# At what point is it better to use a room heater vs a central heating unit?

I have a house which has a central heating and cooling system which I assume uses a heat pump. This central heating system is not zoned so when I turn it on, I need to heat the entire house.

I live alone so I generally occupy my bedroom or my living room and I have a small electric heater which can adequately heat up this room.

I'm wondering, how do I figure out at what point is it cost effective to use the central heating unit vs the electric heater?

Is it possible to work out roughly that say with everything being equal (eg. all rooms having the same insulation, the same desired temperature) if the room I was heating took up a certain percentage of the total area of my house, would it be better to use the central heating or the electric heater?

How much more efficient is a heat pump compared to generating heat from electricity?

• What is the energy source for your central heating system? Natural gas? Electrical? Something else? Considering you are asking here, I assume you mean better from a sustainability point of view. How is the electricity generated? Apr 7 '15 at 17:23
• @gerrit - electricity is from the grid so likely coal. Even if we got solar it is mainly used at night. The central heating uses gas I'm pretty sure but for the sake of simplicity and like for like comparison, might be best to assume that they both from the same source and are both electric. Apr 7 '15 at 17:40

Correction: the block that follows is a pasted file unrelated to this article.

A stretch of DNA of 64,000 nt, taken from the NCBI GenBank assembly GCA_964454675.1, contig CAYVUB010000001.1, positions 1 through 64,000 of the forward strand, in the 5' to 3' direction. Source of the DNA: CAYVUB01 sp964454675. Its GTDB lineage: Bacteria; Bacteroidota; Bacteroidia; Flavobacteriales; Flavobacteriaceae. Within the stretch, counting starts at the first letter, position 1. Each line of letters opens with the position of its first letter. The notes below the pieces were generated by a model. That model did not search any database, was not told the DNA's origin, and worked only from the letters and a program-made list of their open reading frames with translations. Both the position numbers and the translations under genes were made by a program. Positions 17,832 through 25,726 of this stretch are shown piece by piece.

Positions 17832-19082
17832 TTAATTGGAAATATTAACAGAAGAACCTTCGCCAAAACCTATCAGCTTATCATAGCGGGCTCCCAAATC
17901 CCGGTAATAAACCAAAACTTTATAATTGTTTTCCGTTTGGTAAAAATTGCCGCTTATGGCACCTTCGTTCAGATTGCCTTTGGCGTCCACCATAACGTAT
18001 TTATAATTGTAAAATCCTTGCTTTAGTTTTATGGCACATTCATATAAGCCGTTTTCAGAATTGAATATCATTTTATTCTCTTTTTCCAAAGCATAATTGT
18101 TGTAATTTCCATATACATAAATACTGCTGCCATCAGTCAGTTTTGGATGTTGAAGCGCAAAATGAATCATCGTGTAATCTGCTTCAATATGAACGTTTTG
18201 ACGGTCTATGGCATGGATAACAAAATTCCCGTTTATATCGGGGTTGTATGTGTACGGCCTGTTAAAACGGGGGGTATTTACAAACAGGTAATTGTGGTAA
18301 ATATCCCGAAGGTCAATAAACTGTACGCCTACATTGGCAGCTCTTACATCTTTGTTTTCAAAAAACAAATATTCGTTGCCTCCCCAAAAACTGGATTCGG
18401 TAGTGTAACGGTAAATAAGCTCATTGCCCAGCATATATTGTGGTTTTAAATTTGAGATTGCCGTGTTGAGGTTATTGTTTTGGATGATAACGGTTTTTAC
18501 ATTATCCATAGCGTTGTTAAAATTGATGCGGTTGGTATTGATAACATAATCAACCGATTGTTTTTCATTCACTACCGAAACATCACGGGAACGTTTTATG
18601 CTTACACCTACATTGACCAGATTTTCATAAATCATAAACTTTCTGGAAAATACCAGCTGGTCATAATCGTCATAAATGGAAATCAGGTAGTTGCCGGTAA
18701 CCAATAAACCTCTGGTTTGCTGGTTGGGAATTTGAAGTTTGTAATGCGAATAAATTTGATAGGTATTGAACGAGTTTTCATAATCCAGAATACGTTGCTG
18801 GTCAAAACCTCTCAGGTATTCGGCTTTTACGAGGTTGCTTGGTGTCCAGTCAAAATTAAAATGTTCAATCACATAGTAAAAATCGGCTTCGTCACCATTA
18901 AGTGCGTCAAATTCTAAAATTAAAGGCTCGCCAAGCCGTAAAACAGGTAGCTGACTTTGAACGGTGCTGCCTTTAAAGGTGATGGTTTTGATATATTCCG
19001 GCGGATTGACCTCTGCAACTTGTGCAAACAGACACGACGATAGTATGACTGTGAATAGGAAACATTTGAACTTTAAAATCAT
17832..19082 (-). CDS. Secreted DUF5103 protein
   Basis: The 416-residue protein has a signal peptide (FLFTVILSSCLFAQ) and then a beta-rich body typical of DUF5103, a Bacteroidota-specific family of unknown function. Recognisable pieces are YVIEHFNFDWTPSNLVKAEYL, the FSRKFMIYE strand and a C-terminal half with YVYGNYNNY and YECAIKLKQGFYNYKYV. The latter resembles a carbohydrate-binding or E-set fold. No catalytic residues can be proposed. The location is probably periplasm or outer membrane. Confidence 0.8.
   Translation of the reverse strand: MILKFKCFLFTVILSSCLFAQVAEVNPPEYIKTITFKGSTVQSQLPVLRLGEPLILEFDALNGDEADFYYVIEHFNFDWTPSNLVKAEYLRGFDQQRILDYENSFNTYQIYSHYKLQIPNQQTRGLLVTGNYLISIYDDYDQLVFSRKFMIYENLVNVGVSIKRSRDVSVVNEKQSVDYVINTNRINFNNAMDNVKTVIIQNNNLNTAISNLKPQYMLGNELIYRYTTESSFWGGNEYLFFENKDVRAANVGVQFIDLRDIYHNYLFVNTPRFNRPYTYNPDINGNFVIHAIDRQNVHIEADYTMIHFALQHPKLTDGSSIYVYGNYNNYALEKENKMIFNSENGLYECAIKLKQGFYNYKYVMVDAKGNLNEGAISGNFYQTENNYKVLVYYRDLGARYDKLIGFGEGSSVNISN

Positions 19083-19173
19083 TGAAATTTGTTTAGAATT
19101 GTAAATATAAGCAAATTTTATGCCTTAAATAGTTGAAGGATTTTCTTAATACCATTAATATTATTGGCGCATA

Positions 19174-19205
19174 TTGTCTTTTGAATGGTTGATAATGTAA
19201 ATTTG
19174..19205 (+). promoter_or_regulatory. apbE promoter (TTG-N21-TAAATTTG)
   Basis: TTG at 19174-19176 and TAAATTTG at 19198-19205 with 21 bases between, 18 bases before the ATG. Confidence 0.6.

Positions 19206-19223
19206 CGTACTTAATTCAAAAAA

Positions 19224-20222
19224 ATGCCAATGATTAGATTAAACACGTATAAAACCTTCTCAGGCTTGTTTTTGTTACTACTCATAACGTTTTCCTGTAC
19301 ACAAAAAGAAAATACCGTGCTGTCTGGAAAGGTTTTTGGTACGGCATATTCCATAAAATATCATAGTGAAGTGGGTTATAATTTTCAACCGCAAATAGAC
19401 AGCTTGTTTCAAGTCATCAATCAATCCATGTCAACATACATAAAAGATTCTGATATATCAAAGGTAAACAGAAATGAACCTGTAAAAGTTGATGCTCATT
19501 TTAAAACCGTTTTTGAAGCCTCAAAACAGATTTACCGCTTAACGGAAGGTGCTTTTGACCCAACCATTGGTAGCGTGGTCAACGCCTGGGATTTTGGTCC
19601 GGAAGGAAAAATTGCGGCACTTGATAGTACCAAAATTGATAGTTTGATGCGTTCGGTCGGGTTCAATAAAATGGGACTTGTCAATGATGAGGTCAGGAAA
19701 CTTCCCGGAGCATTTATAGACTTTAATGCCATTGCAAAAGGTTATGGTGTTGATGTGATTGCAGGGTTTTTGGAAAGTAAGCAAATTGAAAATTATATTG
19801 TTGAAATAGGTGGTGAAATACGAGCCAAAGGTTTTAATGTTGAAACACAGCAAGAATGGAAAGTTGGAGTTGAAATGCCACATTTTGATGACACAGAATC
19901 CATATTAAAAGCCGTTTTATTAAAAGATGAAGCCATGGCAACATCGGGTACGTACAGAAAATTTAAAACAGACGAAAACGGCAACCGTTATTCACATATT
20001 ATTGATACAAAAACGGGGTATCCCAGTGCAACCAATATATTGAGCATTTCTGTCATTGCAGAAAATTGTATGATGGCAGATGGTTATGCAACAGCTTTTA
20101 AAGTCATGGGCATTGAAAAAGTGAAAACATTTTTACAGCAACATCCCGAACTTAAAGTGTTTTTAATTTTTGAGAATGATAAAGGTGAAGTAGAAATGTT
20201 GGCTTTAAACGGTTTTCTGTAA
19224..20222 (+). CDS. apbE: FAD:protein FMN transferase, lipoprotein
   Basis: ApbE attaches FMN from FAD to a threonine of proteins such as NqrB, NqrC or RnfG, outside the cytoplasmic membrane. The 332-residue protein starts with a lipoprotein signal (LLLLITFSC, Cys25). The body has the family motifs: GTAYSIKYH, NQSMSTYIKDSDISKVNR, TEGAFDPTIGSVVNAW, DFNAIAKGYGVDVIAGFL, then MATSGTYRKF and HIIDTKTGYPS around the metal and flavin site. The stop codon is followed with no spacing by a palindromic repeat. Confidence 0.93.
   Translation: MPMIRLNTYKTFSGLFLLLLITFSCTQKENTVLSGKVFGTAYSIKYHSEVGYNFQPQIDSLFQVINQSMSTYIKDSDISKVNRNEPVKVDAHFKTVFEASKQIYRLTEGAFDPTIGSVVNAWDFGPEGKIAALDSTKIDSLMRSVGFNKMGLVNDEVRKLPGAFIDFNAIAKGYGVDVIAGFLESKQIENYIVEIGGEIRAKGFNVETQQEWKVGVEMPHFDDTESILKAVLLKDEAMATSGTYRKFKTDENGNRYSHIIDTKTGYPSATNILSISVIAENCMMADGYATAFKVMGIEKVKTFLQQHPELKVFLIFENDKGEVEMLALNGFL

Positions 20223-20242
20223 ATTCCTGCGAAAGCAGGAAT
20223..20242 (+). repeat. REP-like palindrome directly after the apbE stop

• @dizzy - please stop changing your question. It makes my answer look stupid, which makes me look stupid. Apr 13 '15 at 18:49
• @sophit I don't see any history of changes to this question Apr 13 '15 at 19:36

From a cost or sustainability perspective, and assuming identical efficiency and identical power sources, it's always better to heat just the one room.

Yes, the room has poor insulation and easily leaks heat into the rest of the house. At the most extreme, with near-zero insulation around the room, you would effectively heat the whole house by heating the one room. Thus the worst-case scenario is identical energy use, and the best-case is less energy use.

The reality is always more complicated because you're comparing an electric heater to a gas heater. Those sources have very different costs. There's also the personal comfort issue, concern over burst pipes if the weather is freezing, increased risk of a fire, and many other issues.

In practice, your best option is to just try it out and measure your costs. Be sure to discount the transition period, as it can take days for a house to fully cool. Then you can compare your electric heating bill (factoring in cost, transmission efficiencies, pollution caused by generation, pollution caused by transportation, pollution caused by mining, etc.) with your gas bill and make a determination.

• @Dizzy specifically mentioned a heat pump. These are almost always mains electricity powered (although they do not have to be) and, very importantly, are usually 2 to 4 times more efficient in heat out per energy in that individual room heaters. This can skew the one versus many decision. Apr 11 '15 at 11:25